What are Lexile Scores?

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  • Written By: J. Beam
  • Edited By: Niki Foster
  • Last Modified Date: 09 October 2019
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If you are the parent of a school-aged child, you may have already heard of Lexile scores. Lexiles refer to a measurement of reading abilities based on the Lexile Framework for Reading, a nationally accepted scale designed to measure text and reading abilities. Lexile scores are used by educators not only to measure and track a child's reading ability and progress, but also to help them choose appropriate reading material for their abilities, hence allowing them to gain practice reading without becoming frustrated by the material.

An individual's Lexile scores are determined by administering a test that measures both recognition and comprehension of text. The scale for Lexile scores ranges from 200L for beginning readers to 1700L for advanced reading material. Once a child's Lexile score is determined, teachers and parents can reference a list of books that fall within the child's reading abilities based on Lexile score. Frequent reading outside of school has been proven to boost academic success, so the selection of appropriate reading material may help a child succeed in school by increasing independent reading.


Thousands of titles have been indexed on the Lexile scale and most school personnel and even public librarians are familiar with the Lexile Framework. A parent or child can go to the library and easily choose books that are within the child's range of reading abilities, or parents can challenge children to try a book that is indexed slightly above their current Lexile scores. Parents can also ask their child's teacher to provide a suggested reading list based on their child's most recent Lexile scores.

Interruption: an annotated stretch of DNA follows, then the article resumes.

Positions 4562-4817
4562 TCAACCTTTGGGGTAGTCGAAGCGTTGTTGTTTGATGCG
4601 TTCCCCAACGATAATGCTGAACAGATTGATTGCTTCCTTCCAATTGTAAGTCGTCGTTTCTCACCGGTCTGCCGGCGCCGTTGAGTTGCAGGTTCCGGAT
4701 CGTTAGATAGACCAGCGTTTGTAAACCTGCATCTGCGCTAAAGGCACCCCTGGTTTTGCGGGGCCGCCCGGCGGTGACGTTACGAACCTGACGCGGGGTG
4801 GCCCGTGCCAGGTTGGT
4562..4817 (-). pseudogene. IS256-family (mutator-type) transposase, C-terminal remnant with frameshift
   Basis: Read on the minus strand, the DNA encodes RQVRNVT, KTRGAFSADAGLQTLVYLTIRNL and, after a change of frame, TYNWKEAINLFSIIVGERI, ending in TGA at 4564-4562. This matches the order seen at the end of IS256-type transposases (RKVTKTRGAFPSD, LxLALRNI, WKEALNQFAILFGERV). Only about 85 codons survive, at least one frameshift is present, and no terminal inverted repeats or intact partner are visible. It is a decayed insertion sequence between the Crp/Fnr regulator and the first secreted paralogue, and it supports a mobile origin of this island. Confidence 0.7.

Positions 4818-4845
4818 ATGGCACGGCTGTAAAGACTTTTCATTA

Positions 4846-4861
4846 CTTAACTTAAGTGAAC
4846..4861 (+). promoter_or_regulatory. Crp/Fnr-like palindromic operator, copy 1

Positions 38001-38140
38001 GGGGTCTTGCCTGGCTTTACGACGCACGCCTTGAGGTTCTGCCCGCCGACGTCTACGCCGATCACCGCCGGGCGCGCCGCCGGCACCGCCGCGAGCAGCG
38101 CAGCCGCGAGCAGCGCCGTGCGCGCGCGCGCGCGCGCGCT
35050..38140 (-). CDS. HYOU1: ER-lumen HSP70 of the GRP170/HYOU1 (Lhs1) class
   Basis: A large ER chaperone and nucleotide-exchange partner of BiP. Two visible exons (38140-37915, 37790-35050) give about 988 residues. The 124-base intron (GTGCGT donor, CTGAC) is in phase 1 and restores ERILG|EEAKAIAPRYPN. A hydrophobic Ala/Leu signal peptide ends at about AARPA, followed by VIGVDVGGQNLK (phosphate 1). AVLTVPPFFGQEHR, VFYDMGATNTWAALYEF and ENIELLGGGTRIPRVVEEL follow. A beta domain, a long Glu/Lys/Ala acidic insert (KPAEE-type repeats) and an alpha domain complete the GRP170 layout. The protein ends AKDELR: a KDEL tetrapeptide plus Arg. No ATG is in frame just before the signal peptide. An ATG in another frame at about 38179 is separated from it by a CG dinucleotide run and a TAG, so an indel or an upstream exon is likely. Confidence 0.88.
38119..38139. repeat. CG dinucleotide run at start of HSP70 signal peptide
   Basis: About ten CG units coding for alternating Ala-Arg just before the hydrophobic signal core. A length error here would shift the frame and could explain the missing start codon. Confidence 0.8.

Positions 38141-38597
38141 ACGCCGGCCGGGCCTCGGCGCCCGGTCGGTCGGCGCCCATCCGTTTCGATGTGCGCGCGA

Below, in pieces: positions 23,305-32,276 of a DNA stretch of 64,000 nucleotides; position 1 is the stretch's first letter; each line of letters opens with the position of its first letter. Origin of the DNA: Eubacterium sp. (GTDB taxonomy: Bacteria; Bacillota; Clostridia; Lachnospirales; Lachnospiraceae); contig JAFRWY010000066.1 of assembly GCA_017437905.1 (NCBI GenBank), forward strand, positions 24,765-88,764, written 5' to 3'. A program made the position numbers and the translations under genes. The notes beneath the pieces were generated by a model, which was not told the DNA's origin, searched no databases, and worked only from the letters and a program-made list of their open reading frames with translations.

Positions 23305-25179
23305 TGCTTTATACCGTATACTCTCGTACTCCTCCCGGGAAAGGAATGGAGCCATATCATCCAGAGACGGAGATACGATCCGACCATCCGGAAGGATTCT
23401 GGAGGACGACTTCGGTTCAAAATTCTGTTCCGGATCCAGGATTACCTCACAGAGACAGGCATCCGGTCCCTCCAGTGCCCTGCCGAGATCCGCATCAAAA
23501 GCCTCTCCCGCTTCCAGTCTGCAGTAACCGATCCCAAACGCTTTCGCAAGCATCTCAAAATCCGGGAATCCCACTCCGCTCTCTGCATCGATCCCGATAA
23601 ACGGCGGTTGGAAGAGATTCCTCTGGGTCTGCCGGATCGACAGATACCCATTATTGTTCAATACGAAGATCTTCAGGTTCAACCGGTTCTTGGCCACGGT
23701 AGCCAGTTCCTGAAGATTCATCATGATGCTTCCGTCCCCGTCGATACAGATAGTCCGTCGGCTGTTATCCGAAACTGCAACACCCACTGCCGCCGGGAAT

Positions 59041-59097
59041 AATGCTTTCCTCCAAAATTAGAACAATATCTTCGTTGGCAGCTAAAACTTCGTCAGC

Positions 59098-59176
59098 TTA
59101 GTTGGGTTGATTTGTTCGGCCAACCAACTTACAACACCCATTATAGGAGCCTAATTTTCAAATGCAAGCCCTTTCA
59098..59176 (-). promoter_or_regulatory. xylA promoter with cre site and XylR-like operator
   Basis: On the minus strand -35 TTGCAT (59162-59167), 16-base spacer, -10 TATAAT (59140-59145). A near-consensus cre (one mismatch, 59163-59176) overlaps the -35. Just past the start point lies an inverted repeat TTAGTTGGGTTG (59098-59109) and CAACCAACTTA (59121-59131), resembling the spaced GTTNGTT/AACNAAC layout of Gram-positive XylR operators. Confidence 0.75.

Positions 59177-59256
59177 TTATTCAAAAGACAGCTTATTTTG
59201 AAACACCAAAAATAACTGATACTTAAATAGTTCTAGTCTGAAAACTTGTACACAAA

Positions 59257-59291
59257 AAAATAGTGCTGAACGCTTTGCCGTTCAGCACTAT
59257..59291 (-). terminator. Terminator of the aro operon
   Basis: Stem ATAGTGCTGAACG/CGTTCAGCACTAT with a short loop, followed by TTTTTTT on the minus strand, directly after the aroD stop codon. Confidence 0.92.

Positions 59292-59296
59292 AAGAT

Additionally, many standardized tests are now using the Lexile index to develop tests that are grade appropriate. The comprehension difficulty of text is measured both by word frequency and the length of each sentence. There are also ways for other creators of text, such as children's authors or teachers who design their own tests and worksheets, to measure their material on the Lexile index. This tool, along with additional information, is available at the Lexile Framework for Reading website.


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Post 3

One of the biggest disadvantages of the system is that it is totally wrong! The book "Bunnicula Strikes Again" (a book about a vampire bunny written for third graders) has a score of 860, which is the same score given to J.R.R. Tolkien's "Fellowship of the Ring."

The fourth book in the "Diary of a Wimpy Kid" series called the "Ugly Truth" has a score of 1000 while Carl Sagan's "Contact" has 1010.

As a children's librarian in Georgia I have watched this system frustrate parents and turn kids against reading who are told they "can't" read a certain book because it is above or below their score. Dumb!

Post 2

@accordion, the lexile test score system is fairly recent, first thought of in the 1980s and only formally reviewed in the last ten years. like you, I was simply encouraged to read whatever I was interested in reading, and the supposedly appropriate level books were never a concern for my parents when it came to my reading. While there are pros and cons to this system of reading, I can see why some children might make it a goal of reaching a certain score above the average lexile measure for their grade.

Post 1

Are lexile scores for books a relatively new thing? I don't recall ever hearing of these when I was in school, although I was always ahead in reading and encouraged to read by my parents, so maybe they just never showed enough concern about my reading to look into it.

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